I must be turning French because I am outraged.
I want to act like a French protester and spontaneously flip my people-mover on its side (kids, husband, bag, phone charger out first) and set fire to it, then go on strike from telling people how great New Zealand is.
Back in my home town, a panel of pointy-headed morons has given the Auckland Council carte blanche to throw out the rules that were meant to protect public views of the city’s fantabulous volcanoes forever – or at least until the city gets blown off the face of the earth. Continue reading
We had big plans for our long weekend in Corsica in May.
Driving, hiking, rugged mountains, deserted beaches, excellent food, fabulous wine – we were keen to try everything we’d heard about this island-mountain of the Mediterannean.
Fate had other ideas. Continue reading
We used to be quite good at bartering.
In the markets and bazaars of South East Asia, Egypt and Turkey back in the day, things always went well if you took your time, showed respect and laughed a lot.
That was before Sabbatical Man and I had three lovely assistants: one small, one medium and one large. Continue reading
Walked up some hills, saw some views, ate gelato.
If you asked Small, Medium and Large for their version of the Parco Nazionale delle Cinque Terre that’s probably the best you’d get.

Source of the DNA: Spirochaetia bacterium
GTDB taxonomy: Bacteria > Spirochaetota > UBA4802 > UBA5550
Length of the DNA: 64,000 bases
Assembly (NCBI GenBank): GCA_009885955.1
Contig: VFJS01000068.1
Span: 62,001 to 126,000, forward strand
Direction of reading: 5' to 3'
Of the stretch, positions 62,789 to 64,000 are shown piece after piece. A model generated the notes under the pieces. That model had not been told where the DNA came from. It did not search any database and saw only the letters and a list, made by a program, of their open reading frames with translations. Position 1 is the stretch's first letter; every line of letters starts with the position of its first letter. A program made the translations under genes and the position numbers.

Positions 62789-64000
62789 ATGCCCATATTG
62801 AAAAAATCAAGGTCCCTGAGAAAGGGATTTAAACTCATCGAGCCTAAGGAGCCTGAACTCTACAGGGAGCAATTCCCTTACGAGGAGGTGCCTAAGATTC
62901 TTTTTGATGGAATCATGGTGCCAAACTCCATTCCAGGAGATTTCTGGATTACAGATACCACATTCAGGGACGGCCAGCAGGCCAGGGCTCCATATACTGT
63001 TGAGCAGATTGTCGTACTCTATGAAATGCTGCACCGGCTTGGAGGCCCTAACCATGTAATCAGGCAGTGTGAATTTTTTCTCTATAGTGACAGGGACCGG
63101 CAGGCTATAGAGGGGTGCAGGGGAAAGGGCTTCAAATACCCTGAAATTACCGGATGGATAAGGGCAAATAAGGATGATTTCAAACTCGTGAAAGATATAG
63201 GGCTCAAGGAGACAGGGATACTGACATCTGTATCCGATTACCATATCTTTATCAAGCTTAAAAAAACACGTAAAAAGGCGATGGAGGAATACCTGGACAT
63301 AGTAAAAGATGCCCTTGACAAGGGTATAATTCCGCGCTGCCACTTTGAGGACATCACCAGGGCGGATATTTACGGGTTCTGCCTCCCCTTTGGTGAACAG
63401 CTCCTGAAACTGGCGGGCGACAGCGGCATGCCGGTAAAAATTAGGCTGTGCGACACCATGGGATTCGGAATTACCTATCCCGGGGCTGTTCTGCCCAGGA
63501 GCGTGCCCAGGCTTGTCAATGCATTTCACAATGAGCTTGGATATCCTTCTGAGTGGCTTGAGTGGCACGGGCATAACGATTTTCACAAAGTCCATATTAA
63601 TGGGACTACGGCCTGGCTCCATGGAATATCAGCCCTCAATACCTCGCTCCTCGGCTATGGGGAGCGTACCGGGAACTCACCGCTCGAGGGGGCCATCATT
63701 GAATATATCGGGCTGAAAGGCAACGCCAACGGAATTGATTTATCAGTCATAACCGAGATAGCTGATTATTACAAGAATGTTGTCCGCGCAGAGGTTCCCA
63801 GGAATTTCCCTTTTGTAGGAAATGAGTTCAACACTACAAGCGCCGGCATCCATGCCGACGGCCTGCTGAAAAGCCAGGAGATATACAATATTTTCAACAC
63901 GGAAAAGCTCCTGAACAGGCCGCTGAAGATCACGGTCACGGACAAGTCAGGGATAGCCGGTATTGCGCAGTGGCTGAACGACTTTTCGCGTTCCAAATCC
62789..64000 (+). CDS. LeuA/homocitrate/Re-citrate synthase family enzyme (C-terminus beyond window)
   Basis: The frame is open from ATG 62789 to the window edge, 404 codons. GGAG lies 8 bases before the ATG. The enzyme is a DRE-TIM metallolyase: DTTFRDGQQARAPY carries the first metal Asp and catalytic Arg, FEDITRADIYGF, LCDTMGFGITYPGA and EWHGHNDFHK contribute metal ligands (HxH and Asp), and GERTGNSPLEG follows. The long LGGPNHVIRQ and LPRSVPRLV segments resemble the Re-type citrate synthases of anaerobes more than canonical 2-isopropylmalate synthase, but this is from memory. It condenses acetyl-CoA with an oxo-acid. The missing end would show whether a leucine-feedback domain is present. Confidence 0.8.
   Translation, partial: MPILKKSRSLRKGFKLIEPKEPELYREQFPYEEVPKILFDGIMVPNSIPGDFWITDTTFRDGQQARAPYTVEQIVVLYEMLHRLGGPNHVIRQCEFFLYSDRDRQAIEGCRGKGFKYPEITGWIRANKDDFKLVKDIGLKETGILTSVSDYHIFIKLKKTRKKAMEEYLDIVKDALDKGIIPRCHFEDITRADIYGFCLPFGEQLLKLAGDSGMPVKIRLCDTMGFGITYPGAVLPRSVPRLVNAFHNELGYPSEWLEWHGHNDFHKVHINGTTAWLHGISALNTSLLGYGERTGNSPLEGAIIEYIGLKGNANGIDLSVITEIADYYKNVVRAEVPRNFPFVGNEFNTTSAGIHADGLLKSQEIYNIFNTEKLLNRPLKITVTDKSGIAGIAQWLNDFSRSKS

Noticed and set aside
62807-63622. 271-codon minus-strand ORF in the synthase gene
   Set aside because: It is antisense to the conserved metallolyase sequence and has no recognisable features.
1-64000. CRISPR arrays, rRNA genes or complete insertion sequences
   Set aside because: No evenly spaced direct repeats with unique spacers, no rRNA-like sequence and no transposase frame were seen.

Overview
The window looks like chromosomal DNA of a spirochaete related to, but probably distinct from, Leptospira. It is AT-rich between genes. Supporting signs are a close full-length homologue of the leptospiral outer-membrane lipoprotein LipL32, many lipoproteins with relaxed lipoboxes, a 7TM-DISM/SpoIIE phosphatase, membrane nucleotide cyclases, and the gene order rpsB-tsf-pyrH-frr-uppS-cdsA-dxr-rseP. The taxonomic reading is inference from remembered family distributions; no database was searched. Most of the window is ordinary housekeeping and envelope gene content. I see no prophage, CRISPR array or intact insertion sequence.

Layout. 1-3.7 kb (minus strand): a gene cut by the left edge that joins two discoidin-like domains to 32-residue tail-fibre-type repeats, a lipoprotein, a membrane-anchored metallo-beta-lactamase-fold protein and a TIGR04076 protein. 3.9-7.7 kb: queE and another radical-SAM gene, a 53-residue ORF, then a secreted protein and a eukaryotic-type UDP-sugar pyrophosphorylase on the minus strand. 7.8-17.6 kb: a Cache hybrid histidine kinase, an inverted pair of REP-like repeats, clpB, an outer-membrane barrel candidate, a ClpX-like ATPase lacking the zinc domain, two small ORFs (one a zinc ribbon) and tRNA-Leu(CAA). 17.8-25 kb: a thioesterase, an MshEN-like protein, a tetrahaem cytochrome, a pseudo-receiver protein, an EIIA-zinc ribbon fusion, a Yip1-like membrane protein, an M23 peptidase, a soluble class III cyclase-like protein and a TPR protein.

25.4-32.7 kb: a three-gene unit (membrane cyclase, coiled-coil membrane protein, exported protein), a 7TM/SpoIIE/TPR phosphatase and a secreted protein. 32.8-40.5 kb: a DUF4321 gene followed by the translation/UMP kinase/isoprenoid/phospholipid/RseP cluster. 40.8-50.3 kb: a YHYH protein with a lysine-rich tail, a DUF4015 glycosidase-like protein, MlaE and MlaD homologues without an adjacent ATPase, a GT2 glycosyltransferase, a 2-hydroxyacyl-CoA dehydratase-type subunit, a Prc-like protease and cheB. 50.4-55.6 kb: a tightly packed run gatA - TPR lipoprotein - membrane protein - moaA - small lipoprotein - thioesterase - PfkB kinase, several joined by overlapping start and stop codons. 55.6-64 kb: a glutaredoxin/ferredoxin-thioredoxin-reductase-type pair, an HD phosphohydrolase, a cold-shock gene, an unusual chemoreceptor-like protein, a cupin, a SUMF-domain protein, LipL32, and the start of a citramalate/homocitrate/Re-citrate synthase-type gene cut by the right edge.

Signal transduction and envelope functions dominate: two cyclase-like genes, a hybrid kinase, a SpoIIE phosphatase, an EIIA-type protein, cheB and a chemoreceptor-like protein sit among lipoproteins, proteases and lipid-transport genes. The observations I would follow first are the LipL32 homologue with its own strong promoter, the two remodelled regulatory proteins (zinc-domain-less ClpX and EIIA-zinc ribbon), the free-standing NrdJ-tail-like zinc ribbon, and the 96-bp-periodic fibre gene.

However if you had followed them for five and a half hours of vertical hiking trails, sat at café tables in five picturesque seaside towns, and listened to their mad chatter, you would learn a lot more about the undiscovered delights of one of Italy’s most picturesque and popular tourist destinations.
I’ll give you a bit of an idea.
One of the best thing about bringing our boys to Europe is that they are connecting more and more with history.
It was a perfect family weekend – just three hours on an aeroplane and we were in a different world.
Istanbul was pulsing with life and history, warm hospitality, colourful bazaars and gorgeous food.
French operatives establish positions for the suitcase-heist
As a travelling day, it didn’t start off well.
It was only two days since France’s worst-ever air disaster and passengers boarding my Marseille flight bound for Paris were all peering into the cockpit to check for signs of the pilots’ will to live.
I was determined to keep my thoughts selflessly and appropriately where they belonged – with the dead and the bereaved.
Then I stepped onto the plane and let myself down. My split-second mental health assessment of the pilots: low grade anxiety triggered by being stared at all morning by terrified passengers.
In my defence, I was sick as a dog and not thinking straight. Snot was pouring out my nose so fast that it was making it to my chin before I could unfold the next tissue.
A four day solo trip to New York to see old friends and two fantastic theatre productions had seemed like a magical opportunity for the several weeks that I had been planning it. Now it didn’t seem like such a great idea.
Ninety minutes later, safely on the tarmac in Paris but with the whole Atlantic yet to cross, I dabbed my stinging nostrils and peered out the window to see armed men in black taking up positions all around the plane.